We found an Italian restaurant in the main street that had just re-opened after a paintjob. The owner was a particular woman, very friendly and answered us all the time with 'yes baby'. In every restaurant we go to eat we ask for the spicy oil made of small red peppers, Malagueta. This time we asked for it, we didn't get a bottle of oil. Instead we got a pair of scissors with a red pepper on a plate. It was quite a funny situation. 

On the way back to the appartment we met the delegation of a few ministers of Cape Verde. Social that we are, we started talking to them and sat down to their table. With some good will from both sides we had a fun conversation in our best Criol and English. They got the idea of organising a beach BBQ and we were invited.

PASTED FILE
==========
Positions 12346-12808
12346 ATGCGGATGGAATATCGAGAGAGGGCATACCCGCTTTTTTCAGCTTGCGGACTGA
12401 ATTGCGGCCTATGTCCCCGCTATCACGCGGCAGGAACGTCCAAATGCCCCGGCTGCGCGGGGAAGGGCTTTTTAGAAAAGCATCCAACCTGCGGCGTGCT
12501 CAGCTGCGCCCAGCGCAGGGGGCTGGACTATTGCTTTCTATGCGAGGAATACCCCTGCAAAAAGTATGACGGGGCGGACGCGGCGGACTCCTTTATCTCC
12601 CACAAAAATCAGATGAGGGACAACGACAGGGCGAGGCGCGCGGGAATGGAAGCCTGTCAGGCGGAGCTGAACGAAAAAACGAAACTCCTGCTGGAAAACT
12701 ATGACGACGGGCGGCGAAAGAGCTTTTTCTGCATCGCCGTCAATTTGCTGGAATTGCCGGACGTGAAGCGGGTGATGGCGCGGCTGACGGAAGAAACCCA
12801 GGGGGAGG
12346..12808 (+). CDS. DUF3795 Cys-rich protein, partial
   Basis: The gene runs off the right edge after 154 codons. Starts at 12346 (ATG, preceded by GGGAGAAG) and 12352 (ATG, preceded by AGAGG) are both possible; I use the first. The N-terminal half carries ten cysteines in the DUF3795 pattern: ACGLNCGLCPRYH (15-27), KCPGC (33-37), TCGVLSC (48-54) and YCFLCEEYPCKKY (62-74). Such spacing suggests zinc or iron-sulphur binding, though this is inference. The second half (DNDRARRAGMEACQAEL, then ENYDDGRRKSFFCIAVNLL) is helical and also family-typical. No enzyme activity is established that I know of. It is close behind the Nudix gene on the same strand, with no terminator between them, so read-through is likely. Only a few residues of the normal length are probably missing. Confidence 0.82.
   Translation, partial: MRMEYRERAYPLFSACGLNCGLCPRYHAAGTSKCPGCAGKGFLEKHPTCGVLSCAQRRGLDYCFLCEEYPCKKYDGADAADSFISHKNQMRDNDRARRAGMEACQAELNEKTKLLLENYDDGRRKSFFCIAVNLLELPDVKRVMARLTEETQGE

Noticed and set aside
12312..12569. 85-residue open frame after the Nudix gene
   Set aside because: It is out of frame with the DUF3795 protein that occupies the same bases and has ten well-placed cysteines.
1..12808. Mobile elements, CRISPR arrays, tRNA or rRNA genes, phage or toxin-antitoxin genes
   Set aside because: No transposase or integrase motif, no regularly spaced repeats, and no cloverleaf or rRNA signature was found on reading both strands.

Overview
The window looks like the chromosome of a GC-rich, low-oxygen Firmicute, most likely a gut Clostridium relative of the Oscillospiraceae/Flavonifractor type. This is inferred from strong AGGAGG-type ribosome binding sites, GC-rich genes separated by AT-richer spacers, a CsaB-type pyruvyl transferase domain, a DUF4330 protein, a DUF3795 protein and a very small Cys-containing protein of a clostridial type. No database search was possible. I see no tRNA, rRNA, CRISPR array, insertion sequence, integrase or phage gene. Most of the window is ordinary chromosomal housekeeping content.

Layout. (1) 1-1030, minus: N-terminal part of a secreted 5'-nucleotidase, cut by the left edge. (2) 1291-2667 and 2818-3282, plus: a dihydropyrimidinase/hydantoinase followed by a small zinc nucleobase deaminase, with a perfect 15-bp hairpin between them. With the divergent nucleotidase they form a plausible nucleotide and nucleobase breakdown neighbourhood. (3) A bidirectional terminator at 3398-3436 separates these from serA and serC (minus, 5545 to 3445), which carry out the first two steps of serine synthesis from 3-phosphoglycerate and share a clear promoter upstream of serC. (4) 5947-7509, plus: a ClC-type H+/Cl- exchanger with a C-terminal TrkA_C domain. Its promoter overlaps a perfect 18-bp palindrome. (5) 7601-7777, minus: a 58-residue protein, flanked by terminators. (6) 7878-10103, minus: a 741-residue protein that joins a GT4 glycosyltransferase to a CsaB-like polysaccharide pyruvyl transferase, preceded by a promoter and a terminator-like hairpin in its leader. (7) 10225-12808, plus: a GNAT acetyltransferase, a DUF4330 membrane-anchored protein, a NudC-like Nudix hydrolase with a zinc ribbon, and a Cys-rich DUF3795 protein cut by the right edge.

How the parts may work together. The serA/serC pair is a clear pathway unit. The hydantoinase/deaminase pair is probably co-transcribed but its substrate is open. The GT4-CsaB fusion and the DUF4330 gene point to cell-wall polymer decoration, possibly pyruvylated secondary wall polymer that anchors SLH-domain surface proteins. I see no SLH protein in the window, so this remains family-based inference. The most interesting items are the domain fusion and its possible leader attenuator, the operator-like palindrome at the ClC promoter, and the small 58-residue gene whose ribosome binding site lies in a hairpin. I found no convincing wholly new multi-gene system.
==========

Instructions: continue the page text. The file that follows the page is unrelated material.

That day we went to bed pleased after our new impressions, spicy Italian pasta and a few Coconut ponch. 

 

The second day was quite relaxed. We've spent some time chilling by the pool next to the wild ocean, the sound of the waves crashing on the rocks and the passing of some fisherboats with the daily catch. 

Around 5 pm we started walking towards one of the beaches in the South, Ponta Preta. A soothing walk, past some large houses under construction. On the beach we spotted a group of cows chilling on the sand, who probably came to enjoy the sunset like us as well. 

 

That night the delegation invited us for the beach BBQ. For me as a vegetarian and Sanne who isn't fond of fish, dining occasions are often quite difficult here. Their hospitality and red wine created a cosy atmosphere and ofcourse we got a complete fresh, grilled fish called Bica on our plate. We gave eachother the same stupid look, but tried our best to eat the fish with a plastic fork. Looking back the fish was tasty, pure and we really enjoyed the evening.